Call for Papers: Conference on Enslavement and Cultural Memory

Posted in Calls for Papers by Editor on January 20, 2011

Enslavement: Colonial Appropriations, Apparitions, Remembrances, 1750-Present Day
University of Portsmouth, Centre for Studies in Literature Annual Postgraduate Symposium, 17 June 2011

Proposals due by 25 February 2011

Keynote Speaker: Professor James Walvin

Harold Bloom, in his critical introduction to Enslavement and Emancipation (2010) does not, as one might expect, lament the monstrous history of the slave trade. Instead, he returns to the second book of Tanakh (Exodus): an original tale of bondage and liberation. For Bloom, it is not merely a matter of re-imagining a theme now largely associated with the transatlantic slave trade, but moreover to consider how ‘[l]iberation movements to come will go on
finding their model in it’. The Hebrews’ bondage in Egypt, here conceptualized as archetypal suffering and liberation, resonates for Bloom throughout history, leaving its trace in subsequent emancipation movements. Recent studies in the slave trade, too, often move beyond the historical moment to consider how cultural events are remembered, appropriated and disseminated. This work has garnered interest in Britain since the bicentenary of abolition in 2007; the issue of remembrance remains somewhat political and contentious in the US today.

This symposium aims to consider the wider connotations of the term ‘enslavement’ as well as its more specific importance in critical studies of slavery, memory and cultural return. We welcome papers that consider ideas of colonial appropriation; fiscal, somatic, or agricultural enslavement and / or indenture in literature from 1750 to the present day. Possible topics may include but are not limited to:

  • Slave Trade Literature
  • Economies of Colonial Exploitation / Fiscal Enslavement
  • Postcolonial Theory
  • ‘Hauntology’ / Memory Theory and Slavery
  • Psychological Enslavement
  • Hegelian Master / Slave Dialectics

We welcome proposals for 20 minute papers. Please send abstracts of approximately 250 words to Lucy Ball and Jane Ford: cslpgconf@port.ac.uk.

Call for Papers: The Deadly Sins of the Baroque across Time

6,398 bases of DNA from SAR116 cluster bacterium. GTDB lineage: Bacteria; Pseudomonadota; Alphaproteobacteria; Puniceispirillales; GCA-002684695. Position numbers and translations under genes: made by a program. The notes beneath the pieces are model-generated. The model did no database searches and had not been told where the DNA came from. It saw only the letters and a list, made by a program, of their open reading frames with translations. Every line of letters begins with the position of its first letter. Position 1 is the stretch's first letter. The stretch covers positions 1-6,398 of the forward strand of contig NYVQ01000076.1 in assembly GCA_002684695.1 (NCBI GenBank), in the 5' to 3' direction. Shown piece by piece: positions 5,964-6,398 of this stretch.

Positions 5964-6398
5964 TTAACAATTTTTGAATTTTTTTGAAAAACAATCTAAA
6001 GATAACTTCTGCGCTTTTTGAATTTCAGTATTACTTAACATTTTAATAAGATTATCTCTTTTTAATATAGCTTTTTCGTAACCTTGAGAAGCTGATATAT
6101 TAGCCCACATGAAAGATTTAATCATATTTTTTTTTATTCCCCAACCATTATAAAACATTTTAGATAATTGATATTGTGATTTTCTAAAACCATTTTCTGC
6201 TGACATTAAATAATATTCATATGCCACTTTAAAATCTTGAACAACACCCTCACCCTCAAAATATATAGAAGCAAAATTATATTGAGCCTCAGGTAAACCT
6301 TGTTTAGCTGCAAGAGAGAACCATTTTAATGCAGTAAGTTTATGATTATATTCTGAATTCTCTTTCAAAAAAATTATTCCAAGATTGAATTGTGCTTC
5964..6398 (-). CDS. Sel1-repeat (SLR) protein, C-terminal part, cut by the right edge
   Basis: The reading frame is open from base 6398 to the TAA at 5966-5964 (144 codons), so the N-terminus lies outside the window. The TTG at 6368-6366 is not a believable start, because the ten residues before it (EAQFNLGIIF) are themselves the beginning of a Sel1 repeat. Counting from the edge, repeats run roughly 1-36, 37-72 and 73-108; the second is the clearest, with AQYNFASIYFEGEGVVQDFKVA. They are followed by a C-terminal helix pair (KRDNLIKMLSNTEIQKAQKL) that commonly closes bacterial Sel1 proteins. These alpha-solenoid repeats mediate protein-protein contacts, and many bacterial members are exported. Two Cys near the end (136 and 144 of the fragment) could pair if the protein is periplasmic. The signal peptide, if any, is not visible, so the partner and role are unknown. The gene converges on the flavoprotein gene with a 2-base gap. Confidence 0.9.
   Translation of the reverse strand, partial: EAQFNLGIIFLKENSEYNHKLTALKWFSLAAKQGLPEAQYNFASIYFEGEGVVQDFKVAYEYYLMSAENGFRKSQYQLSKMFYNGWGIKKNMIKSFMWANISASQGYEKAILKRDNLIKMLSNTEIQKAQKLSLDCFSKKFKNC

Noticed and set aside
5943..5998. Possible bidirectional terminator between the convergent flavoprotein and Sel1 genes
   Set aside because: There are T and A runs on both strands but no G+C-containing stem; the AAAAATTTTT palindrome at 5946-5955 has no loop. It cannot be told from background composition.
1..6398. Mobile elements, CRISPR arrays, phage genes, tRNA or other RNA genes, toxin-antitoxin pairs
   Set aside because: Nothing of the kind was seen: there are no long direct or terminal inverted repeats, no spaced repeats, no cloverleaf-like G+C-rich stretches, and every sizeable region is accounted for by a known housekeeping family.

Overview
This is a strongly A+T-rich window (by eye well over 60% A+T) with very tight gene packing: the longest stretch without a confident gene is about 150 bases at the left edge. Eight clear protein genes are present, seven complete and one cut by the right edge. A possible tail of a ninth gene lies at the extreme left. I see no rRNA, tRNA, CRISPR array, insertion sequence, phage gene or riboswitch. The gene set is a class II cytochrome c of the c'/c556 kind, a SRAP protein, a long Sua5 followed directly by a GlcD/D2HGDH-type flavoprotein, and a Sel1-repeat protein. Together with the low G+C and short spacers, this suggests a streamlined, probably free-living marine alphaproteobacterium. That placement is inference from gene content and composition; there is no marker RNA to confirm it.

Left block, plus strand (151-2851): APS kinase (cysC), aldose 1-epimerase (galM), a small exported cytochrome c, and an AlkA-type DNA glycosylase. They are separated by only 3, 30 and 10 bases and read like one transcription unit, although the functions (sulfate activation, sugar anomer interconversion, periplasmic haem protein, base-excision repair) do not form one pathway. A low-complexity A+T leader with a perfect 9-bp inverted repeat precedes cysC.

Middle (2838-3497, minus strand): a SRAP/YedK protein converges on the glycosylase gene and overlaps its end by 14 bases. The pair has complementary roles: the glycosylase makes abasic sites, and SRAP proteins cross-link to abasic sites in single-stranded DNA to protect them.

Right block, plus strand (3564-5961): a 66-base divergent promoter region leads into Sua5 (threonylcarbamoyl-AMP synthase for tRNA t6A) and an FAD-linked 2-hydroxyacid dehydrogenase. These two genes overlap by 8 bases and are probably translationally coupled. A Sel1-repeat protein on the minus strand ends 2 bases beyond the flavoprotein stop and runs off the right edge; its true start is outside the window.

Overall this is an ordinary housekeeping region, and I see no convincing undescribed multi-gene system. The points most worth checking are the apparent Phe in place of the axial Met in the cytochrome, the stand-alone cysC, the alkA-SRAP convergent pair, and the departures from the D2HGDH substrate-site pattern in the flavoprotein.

Posted in Calls for Papers by Editor on January 20, 2011

2011 International Conference on Arts, Ideas, and the Baroque: ‘Deadly Sins’
The Institute for the Public Life of Arts and Ideas, McGill University, Montréal, 24-26 June 2011

Proposals due by 5 February 2011

This conference seeks to examine the ‘baroque’ in the early modern world as well as its echoes and resonances across time. Defined differently by different academic traditions, the notion of the baroque remains a point of reference as well as contention, and a signifier of cultural legacy as well as innovation – as in the notion of the ‘neo-baroque’. We propose to investigate the rich artefacts, representations, and influence of the era—particularly around the theme of Deadly Sins (also the theme of the 2011 Montréal Baroque Festival to be held in conjunction with this conference). We invite papers which address interdisciplinary scholarship and make new connections between research fields. Proposals from scholars working in all disciplines might address, but are not limited to, the following fields:

  • Musicology and Music Performance
  • Law and Legal History
  • Social and Cultural History
  • Literature
  • Architecture and Design
  • Theatre and Performance
  • Art History
  • Religious Studies
  • History of Science and Medicine
  • Philosophy

Proposals for complete panels as well as for individual papers in English or French are welcome. Researchers are invited to submit abstracts of no more than 250 words, and brief (2 page) cvs to: baroque@mcgill.ca. Deadline for submissions: 5 February 2011.

IPLAI is a new undertaking by McGill University’s Faculties of Arts, Education, Law, Management and Religious Studies and the Schools of Architecture and Music.  Its goals are to foster collaborative, interdisciplinary scholarship and teaching in the humanities, to reinvigorate the place of humanities scholarship in public discourse, and to examine the life of ideas across time. The Montreal Baroque Festival is a unique festival celebrating the creativity, expressiveness and inspiration of music-making in the seventeenth and eighteenth centuries. The chapels, crypts, chateaux, cafes, cellars, attics, gardens and streets of Old Montreal are brought to life with operas, oratorios, recitals, improvisations and jam sessions performed by an international roster of brilliant musicians.

Conference Registration Fee: $60 (faculty); $25 (students)
Online registration will open March 2011